Sentinel Menus Almost Done

Sentinel Mission Select screen

Sentinel Mission Select screen

 I’m at the point where I’m working away trying to turn the various bits into a coherent whole, level design, weapon upgrades, etc. Too much too soon and the fun is removed. Too little too late and the game just becomes really hard or boring.

Adding Physics to Sentinel using Jitter

This post will hopefully be one of many.

First things first. Go download Jitter (I’m using 0.1.7). The official web site is here

Jitter is a little short on documentation but has an excellent set of demostration scenes. It is worthwhile having a look and a quick play.

The tutorial PDF (included in the package) sums up the basics.

  1. Create a Collision system (I use the CollisionSystemSAP).
  2. Create a physics World and pass the collision system.
  3. Create a shape
  4. Create a RigidBody – using the Shape just created
  5. Add the body to the world
  6. Every update loop ask the physics engine to step forward a small amount of time.

That’s pretty painless and pretty easy to get going. The Jitter libraries are very well designed, the code is well encapsulated and loosely bound.

I’m still playing with the physical properties and other parameters to get a world that “plays right”. Not too hard, not too easy but essentially realistic enough that the gamer can become immersed in shooting the baddies and protecting the oil refinary!


Sentinel game development – terrain and shadows

The terrain is based on Riemer’s excellent “multitextured terrain” tutorial. This is strongly recommended for any developer looking at clever multitexture techniques.

The code is a little old, it predates the XNA 4.0 framework so some bits need tweaks to enable it to compile.

Simple control added with the ability to control the pitch and yaw of the guns.

Fixing Garbage Collection issues when developing for XNA and XBOX 360

The easiest way for a small indie company or hobbyist developer to develop for the XBox 360 is using the XNA tools from Microsoft. Microsoft have spent a substantial amount and time on the XNA product set.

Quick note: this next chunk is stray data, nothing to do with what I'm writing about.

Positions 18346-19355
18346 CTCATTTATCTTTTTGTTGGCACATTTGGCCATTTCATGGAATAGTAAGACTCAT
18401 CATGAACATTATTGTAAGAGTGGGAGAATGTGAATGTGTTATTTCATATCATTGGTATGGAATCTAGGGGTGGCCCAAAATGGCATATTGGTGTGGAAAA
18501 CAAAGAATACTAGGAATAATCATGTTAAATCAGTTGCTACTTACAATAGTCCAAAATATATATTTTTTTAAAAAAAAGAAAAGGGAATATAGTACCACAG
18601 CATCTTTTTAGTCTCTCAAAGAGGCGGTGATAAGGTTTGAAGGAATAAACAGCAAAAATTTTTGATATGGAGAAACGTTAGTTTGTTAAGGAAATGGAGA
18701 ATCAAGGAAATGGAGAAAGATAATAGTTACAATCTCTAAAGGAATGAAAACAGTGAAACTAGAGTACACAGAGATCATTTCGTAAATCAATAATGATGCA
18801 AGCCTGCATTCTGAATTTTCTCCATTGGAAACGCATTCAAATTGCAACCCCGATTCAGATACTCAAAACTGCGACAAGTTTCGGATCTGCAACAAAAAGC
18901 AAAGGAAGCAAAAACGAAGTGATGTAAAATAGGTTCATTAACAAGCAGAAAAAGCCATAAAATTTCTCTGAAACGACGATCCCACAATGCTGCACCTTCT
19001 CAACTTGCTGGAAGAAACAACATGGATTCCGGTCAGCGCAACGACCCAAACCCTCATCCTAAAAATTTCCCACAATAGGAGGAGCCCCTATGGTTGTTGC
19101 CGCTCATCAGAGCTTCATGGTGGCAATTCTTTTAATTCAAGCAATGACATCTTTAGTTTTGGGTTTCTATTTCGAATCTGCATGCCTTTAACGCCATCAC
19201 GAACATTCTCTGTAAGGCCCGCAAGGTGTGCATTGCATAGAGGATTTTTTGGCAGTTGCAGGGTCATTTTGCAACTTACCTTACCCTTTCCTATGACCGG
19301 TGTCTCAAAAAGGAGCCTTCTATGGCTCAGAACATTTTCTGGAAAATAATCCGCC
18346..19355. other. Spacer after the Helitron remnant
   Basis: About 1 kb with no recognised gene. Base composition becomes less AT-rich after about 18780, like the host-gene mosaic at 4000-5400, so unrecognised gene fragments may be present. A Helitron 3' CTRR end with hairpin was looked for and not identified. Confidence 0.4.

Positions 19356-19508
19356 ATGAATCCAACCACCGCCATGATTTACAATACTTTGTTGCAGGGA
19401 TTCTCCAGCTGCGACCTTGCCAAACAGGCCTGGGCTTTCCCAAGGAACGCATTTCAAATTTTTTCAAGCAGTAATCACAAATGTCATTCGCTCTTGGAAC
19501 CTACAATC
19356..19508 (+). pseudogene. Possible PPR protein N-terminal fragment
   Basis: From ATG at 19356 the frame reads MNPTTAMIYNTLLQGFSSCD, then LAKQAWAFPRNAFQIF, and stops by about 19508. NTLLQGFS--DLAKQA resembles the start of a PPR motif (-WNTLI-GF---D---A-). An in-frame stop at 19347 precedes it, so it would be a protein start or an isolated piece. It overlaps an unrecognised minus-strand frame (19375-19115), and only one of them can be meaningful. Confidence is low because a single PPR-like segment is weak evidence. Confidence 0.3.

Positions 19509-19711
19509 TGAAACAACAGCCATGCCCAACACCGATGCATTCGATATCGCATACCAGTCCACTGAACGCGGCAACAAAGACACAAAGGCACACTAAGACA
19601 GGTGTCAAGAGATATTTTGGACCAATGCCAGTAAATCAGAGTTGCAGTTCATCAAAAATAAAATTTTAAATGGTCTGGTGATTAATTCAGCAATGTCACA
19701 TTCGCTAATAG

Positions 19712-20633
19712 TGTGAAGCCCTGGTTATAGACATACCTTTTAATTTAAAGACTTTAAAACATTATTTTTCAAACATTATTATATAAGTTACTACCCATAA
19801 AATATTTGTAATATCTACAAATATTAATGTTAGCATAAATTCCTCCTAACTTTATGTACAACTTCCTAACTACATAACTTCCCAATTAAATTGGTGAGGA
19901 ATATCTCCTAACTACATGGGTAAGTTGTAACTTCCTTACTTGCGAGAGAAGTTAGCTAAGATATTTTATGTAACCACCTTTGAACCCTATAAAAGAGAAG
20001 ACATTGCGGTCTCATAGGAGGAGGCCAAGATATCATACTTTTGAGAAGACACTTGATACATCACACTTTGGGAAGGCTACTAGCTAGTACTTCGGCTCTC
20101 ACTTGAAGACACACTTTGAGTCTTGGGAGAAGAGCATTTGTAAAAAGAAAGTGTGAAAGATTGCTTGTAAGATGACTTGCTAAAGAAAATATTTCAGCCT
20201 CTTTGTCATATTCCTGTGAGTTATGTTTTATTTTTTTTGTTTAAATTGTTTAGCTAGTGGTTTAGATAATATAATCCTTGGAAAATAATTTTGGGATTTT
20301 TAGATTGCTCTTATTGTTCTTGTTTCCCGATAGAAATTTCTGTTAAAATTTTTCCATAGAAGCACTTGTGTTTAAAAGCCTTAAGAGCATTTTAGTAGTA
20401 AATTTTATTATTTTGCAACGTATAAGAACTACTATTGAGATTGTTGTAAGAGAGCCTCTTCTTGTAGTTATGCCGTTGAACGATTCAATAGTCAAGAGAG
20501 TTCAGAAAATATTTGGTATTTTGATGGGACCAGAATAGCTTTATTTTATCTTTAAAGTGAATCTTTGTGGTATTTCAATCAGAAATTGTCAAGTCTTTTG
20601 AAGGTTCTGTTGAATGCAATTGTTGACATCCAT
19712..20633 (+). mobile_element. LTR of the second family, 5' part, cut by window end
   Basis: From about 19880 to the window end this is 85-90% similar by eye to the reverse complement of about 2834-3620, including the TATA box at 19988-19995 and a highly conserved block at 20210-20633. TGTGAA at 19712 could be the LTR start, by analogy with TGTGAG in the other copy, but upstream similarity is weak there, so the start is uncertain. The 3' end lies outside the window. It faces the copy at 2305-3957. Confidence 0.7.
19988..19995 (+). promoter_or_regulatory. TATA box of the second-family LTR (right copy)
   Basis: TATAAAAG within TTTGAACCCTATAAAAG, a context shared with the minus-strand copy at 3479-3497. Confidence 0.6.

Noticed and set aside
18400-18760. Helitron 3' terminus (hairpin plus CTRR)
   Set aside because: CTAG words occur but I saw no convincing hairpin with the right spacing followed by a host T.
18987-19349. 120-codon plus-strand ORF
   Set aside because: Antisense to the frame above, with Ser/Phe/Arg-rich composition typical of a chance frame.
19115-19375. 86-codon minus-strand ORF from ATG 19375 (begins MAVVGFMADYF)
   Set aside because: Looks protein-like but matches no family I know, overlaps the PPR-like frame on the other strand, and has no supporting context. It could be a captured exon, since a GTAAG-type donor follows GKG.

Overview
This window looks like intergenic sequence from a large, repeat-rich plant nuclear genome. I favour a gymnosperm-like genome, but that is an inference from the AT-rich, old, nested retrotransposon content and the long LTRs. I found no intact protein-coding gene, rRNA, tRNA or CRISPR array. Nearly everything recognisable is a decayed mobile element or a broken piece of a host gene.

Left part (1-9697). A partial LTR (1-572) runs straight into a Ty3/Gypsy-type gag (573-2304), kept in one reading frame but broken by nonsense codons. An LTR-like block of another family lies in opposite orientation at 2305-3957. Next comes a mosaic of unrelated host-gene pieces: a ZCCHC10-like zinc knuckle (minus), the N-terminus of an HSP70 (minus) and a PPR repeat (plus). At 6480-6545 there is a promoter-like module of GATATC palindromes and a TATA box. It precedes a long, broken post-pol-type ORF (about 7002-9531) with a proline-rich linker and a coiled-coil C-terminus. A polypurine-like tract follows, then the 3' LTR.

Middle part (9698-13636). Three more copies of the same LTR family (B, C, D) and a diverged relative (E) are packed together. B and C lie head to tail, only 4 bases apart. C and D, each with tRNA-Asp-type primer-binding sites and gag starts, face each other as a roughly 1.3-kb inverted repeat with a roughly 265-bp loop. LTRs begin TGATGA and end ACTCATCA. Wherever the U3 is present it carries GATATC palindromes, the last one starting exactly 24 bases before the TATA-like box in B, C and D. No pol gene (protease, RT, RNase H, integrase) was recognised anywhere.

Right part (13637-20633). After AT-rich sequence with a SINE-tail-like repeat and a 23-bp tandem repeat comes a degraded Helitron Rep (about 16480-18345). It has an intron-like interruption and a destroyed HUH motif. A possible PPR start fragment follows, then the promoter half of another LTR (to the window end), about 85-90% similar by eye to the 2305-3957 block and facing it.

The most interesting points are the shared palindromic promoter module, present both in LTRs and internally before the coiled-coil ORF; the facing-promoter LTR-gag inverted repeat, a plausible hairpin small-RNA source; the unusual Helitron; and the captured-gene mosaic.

The XNA framework is a low barrier way to games development. XNA development makes use of a XBox specific version of the .NET compact framework. However, this framework does of course have its issues. The libraries aren’t as complete as the non-compact version, etc.

The way memory works in the .NET framework and the Garbage Collector, the generations of collection, heap allocations and similar are well discussed in a number of locations (not least of which is the MSDN library) and so I shall not discuss those specifics here.

This post is about one specific issue – stalls due to garbage collection events firing off at an inconvenient time. At this point I would strongly recommend reading two excellent articles: Steve from StevePro Studios suggested that I investigate garbage collection when I was developing a game called “flap”. A simple sprite game that would stall every few seconds. Go check out Steve’s original articles . There are other articles out there that explain a fair bit of the inner workings of managed code. Boxing and unboxing is especially interesting.

Once you have read Steve’s original article you will understand that there are generally three values in the remote performance monitor to look out for.

  • Managed String Objects Allocated
  • Managed Objects Allocated
  • Boxed Value Types

So you understand how to use the remote performance monitor, you can see that a static scene is allocating 2000 strings each time it updates – what do you do now?

At this point go back to first principles. When you don’t know where the problem lies profile it. Sometimes, and I will admit this, you can guess where the problem is “oh yeah its because I have spriteBatch.DrawString(font,string.Format(“You have killed {0} baddies”,score, … ) in my main draw code”. But I’m becoming an old hand at this – I get surprised way more than I predict. My recommendation is nothing more than dust down the old CLRProfiler.

The current CLRProfiler is available here:

The technique is very simple.

  1. [To find a scene to target for our investigation we do some precursor steps]
  2. Create a Xbox version of the game.
  3. Deploy to the XBox and use the remote performance manager to run the game.
  4. Find a scene that is static enough (e.g. a simple spinning of the camera around the Y axis) that you shouldn’t expect any allocations.
  5. Find, using the performance manager that there are in fact allocations and GC cycles occuring.
  6. You have now a specific and very targeted problem to solve. This is the key, bite off small chunks and solve them one at a time.
  7. Create a debug windows version of your game.
  8. Start the CLRProfiler.
  9. Set the working directory correctly.
  10. Set the “Profile Allocations” to be true.
  11. Set the “Profiling Active” to false.
  12. At this point you are ready to go.
  13. Launch the application.
  14. Now, navigate to the same point as “4” above.
  15. Click on the “Profiling active” checkbox.
  16. Collect some data for a few tens of seconds.
  17. Uncheck the “Profiling Active” checkbox.
  18. At this point use the call graph to see what objects are being allocated and where.